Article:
UNLV might have two 1,000-yard rushers this season in juniors Charles Williams and Armani Rogers.
Williams is the starting running back, and it would be considered a disappointing season if he didn’t at least challenge that mark. Rogers, though, is the quarterback, who also is 6 feet 5 inches and 225 pounds and has an NFL-level arm.
UNLV coaches want to take advantage of that skill set and are emphasizing the run-pass option this season. About 15 percent of plays last season were RPOs. This season it’s a third of the playbook.
“It’s Armani, but not just Armani,” coach Tony Sanchez said of the added emphasis. “It’s kind of the game and where it’s gone. Offenses are so evolved now to where there are a lot of pre-snap reads, and then there are post-snaps reads. Any time you can give your guy options to get you out of a bad play, it’s a good thing. There are very few times when you’re just going to call set plays nowadays.”
RPOs are becoming a bigger part of game plans at the college and professional levels.
The quarterback reads the defense — sometimes a specific defender, sometimes an alignment — and then decides whether to pass, hand off or keep the ball. Rogers needs to improve his 49.3 career completion percentage, so the plan is to throw more intermediate passes this season.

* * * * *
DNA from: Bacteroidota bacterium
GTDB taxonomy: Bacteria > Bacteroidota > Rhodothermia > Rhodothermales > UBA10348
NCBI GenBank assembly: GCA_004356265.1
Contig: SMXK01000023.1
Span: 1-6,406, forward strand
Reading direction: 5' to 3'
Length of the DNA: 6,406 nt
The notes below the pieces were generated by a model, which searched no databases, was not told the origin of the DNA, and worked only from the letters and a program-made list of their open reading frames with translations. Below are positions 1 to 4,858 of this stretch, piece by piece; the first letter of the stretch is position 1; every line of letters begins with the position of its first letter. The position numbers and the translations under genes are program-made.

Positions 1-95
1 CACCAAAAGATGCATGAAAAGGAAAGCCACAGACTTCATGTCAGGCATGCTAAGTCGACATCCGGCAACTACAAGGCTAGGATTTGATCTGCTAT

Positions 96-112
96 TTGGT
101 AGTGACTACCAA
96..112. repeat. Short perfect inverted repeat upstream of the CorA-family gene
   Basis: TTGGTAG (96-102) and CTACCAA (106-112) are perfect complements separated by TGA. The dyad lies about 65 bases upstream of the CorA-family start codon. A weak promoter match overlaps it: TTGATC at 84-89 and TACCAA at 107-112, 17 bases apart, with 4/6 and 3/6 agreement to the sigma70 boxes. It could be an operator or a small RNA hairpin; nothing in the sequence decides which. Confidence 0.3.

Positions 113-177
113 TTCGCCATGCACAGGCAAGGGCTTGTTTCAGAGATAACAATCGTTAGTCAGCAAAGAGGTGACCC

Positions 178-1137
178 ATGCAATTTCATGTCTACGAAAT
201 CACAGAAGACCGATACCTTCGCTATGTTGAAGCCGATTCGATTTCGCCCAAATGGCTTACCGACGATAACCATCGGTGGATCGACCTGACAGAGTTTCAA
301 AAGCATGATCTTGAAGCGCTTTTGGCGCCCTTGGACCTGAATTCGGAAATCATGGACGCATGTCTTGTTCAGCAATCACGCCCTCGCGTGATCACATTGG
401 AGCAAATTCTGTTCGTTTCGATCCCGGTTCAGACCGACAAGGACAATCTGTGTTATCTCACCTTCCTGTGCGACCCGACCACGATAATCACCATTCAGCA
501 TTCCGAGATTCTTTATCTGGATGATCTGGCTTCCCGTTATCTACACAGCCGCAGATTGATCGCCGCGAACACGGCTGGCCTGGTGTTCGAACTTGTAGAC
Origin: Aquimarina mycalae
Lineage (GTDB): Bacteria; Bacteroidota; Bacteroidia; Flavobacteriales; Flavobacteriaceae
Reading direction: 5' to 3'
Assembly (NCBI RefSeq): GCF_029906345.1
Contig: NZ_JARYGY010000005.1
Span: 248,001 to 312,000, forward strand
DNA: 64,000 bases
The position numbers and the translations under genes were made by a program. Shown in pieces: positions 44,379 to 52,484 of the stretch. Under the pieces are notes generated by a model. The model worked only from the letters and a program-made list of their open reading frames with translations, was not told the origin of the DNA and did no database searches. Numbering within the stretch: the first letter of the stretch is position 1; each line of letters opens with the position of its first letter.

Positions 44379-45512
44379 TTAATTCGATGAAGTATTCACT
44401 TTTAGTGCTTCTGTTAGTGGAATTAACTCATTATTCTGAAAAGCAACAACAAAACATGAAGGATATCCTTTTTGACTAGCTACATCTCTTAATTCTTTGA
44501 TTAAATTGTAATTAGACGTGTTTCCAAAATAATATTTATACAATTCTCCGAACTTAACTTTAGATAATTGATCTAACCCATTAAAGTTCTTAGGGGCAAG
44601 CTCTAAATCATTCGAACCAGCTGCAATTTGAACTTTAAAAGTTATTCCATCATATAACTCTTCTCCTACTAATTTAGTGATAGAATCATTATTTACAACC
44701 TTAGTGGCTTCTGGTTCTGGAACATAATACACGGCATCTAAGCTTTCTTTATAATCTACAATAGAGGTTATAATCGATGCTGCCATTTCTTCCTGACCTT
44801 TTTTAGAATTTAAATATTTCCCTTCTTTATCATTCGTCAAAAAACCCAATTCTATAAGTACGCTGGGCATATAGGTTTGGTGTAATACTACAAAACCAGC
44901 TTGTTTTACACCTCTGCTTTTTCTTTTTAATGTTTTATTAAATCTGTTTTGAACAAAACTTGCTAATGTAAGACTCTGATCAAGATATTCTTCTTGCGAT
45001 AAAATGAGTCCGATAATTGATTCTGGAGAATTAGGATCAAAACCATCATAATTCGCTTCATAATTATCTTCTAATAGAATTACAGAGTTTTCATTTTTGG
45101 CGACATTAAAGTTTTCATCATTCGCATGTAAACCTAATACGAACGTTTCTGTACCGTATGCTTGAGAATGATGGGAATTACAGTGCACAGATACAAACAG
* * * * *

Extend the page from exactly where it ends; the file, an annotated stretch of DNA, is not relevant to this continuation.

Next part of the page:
On the ground, he averages 5.6 yards per carry and has 1,345 career yards, within striking distance of Jason Thomas’ school record of 1,528 yards rushing by a quarterback, which was set from 2000 to 2002.
“If (the defenders) think I’m going to run, they’re leaving somebody unattended, and I’m able to hit (receivers) downfield,” Rogers said. “Or if they’re thinking I’m not going to run,” he will run.
He also can hand the ball to Williams, who has a 5.5-yard career rushing average.
Rogers didn’t run the RPO much at Hamilton High School in Los Angeles, and he was eased into that offense when he signed with UNLV in 2016 and redshirted his first season. He got a good taste of the offense his first two seasons, though Rogers missed 10 starts because of injuries.
Now the RPO is an even bigger part of the offense.
“I think Armani’s done a really, really nice job so far,” offensive coordinator Garin Justice said. “We’ve done some stuff that’s cleaned up the system, given him a lot more yes/no answers. He’s doing a lot more than just reading one guy.”
This offense should fit Rogers better than it did for last season’s backup, junior Max Gilliam, who started seven games in 2018 but is out for about another month with a foot injury. Redshirt freshman Kenyon Oblad heads into the Aug. 31 season opener against Southern Utah at Sam Boyd Stadium as the No. 2 quarterback, but he doesn’t have Rogers’ running ability.
Then again, not many do.
“Let’s face it, I don’t care what team you’re coaching, plays are going to break down,” Sanchez said. “(Rogers) is an elite dude. He’s probably a 1-percenter in the nation at that spot if a play breaks down, turning it into something positive. He can score from anywhere.”